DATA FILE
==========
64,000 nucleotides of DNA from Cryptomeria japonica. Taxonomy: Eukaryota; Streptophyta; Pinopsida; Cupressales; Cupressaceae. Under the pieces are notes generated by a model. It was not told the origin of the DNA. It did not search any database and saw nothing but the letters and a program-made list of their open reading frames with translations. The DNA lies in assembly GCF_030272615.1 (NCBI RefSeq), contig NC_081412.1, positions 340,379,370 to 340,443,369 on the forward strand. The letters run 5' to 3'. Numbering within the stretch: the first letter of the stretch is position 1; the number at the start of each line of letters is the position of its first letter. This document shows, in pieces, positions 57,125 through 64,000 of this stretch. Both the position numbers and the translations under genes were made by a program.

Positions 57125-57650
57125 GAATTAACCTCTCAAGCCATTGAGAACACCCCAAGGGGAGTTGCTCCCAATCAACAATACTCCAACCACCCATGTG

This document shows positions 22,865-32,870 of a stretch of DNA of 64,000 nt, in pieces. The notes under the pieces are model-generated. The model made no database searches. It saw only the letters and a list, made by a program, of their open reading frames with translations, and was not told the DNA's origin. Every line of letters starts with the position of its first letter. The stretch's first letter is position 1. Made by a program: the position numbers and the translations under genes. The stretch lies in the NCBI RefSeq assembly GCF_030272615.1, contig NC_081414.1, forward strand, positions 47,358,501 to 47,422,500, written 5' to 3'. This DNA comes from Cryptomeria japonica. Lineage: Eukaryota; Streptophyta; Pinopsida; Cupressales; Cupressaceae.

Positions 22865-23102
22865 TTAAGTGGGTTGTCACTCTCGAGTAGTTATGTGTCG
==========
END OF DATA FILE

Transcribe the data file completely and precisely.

64,000 nucleotides of DNA from Cryptomeria japonica. Taxonomy: Eukaryota; Streptophyta; Pinopsida; Cupressales; Cupressaceae. Under the pieces are notes generated by a model. It was not told the origin of the DNA. It did not search any database and saw nothing but the letters and a program-made list of their open reading frames with translations. The DNA lies in assembly GCF_030272615.1 (NCBI RefSeq), contig NC_081412.1, positions 340,379,370 to 340,443,369 on the forward strand. The letters run 5' to 3'. Numbering within the stretch: the first letter of the stretch is position 1; the number at the start of each line of letters is the position of its first letter. This document shows, in pieces, positions 57,125 through 64,000 of this stretch. Both the position numbers and the translations under genes were made by a program.

Positions 57125-57650
57125 GAATTAACCTCTCAAGCCATTGAGAACACCCCAAGGGGAGTTGCTCCCAATCAACAATACTCCAACCACCCATGTG

This document shows positions 22,865-32,870 of a stretch of DNA of 64,000 nt, in pieces. The notes under the pieces are model-generated. The model made no database searches. It saw only the letters and a list, made by a program, of their open reading frames with translations, and was not told the DNA's origin. Every line of letters starts with the position of its first letter. The stretch's first letter is position 1. Made by a program: the position numbers and the translations under genes. The stretch lies in the NCBI RefSeq assembly GCF_030272615.1, contig NC_081414.1, forward strand, positions 47,358,501 to 47,422,500, written 5' to 3'. This DNA comes from Cryptomeria japonica. Lineage: Eukaryota; Streptophyta; Pinopsida; Cupressales; Cupressaceae.

Positions 22865-23102
22865 TTAAGTGGGTTGTCACTCTCGAGTAGTTATGTGTCG